The Company uses the Black-Scholes valuation method to estimate the fair value of its stock option awards. There were no stock options awarded during 2014 or 2013. The following is a summary of stock option activity for the six months ended June 30, 2014 (dollars in thousands, except per share amounts):

 

                  Weighted         
           Weighted      Average         
           Average      Remaining      Aggregate  
     Number of     Exercise      Contractual      Intrinsic  
     Options     Price      Term      Value  

Outstanding at beginning of year

     192,934      $ 19.83         

Exercised

     (7,125     18.45         

Expired

     (23,436     23.64         
  

 

 

         

Outstanding and exercisable at end of period

     162,373      $ 19.35         2.4       $ 661   
  

 

 

         

The aggregate intrinsic value (the amount by which the market price of the stock on the date of exercise exceeded the market price of the stock on the date of grant) of option exercises for the six months ended June 30, 2014 and 2013 was $32 thousand and $7 thousand, respectively. The total cash received as a result of option exercises under stock compensation plans for the six months ended June 30, 2014 and 2013 was $132 thousand and $59 thousand, respectively.

The Company amortizes the expense related to restricted stock awards over the vesting period. Share-based compensation expense is recorded as a component of salaries and employee benefits in the consolidated statements of income for awards granted to management and as a component of other noninterest expense for awards granted to directors. The share-based compensation expense included in the consolidated statements of income is as follows (in thousands):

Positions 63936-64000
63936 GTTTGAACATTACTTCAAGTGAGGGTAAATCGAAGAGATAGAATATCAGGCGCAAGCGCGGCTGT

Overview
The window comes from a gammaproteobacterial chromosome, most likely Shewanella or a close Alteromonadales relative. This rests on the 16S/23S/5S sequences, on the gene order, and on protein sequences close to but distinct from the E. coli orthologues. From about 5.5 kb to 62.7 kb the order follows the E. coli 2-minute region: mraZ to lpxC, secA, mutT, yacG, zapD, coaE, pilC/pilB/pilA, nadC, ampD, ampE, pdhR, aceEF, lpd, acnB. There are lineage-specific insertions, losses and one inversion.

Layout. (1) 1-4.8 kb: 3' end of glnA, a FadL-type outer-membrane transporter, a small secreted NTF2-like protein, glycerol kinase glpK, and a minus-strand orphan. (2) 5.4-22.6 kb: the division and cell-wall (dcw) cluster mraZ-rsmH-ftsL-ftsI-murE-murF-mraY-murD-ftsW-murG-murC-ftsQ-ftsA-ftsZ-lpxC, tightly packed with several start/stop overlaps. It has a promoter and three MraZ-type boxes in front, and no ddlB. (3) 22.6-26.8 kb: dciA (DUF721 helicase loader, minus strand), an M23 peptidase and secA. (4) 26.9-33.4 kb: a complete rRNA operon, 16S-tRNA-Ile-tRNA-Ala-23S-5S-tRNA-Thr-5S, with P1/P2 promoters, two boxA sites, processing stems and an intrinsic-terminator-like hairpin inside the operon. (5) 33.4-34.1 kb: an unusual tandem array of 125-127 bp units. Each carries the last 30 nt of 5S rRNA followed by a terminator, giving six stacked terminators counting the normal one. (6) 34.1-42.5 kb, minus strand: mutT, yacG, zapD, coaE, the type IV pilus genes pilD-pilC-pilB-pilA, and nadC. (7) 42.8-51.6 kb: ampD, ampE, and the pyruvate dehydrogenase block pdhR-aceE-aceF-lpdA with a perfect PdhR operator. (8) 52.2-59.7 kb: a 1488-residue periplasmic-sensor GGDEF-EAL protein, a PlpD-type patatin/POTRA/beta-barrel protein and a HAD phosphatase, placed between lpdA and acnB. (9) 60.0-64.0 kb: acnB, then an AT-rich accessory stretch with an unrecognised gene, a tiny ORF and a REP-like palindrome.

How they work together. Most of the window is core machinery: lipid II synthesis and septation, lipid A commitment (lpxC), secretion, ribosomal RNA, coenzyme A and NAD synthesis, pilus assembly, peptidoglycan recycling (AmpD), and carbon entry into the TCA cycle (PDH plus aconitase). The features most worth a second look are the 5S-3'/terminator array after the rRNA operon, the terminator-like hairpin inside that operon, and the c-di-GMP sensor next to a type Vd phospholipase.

Three months ended     Six months ended  
     June 30,     June 30,  
     2014      2013     2014      2013  

Salaries and employee benefits

   $ 75       $ (6   $ 156       $ 79   

Other noninterest expense

     127         109        149         126   
  

 

 

    

 

 

   

 

 

    

 

 

 

Total share-based compensation expense

   $ 202       $ 103      $ 305       $ 205   
  

 

 

    

 

 

   

 

 

    

 

 

 

(9.) EMPLOYEE BENEFIT PLANS

The components of the Company’s net periodic benefit expense for its pension and post-retirement obligations were as follows (in thousands):

 

     Three months ended     Six months ended  
     June 30,     June 30,  
     2014     2013     2014     2013  

Service cost

   $ 480      $ 516      $ 959      $ 1,032   

Interest cost on projected benefit obligation

     573        505        1,147        1,010   

Expected return on plan assets

     (1,030     (921     (2,059     (1,842

Amortization of prior service credit

     (12     (12     (24     (24

Amortization of net actuarial losses

     44        341        88        682   
  

 

 

   

 

 

   

 

 

   

 

 

 

Net periodic pension expense

   $ 55      $ 429      $ 111      $ 858   
  

 

 

   

 

 

   

 

 

   

 

 

 

The net periodic benefit expense is recorded as a component of salaries and employee benefits in the consolidated statements of income. The Company’s funding policy is to contribute, at a minimum, an actuarially determined amount that will satisfy the minimum funding requirements determined under the appropriate sections of the Internal Revenue Code. The Company has no minimum required contribution for the 2014 fiscal year.

 

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FINANCIAL INSTITUTIONS, INC. AND SUBSIDIARIES

Notes to Consolidated Financial Statements (Unaudited)

 

(10.) COMMITMENTS AND CONTINGENCIES

The Company has financial instruments with off-balance sheet risk established in the normal course of business to meet the financing needs of its customers. These financial instruments include commitments to extend credit and standby letters of credit. These instruments involve, to varying degrees, elements of credit and interest rate risk extending beyond amounts recognized in the Company’s financial statements.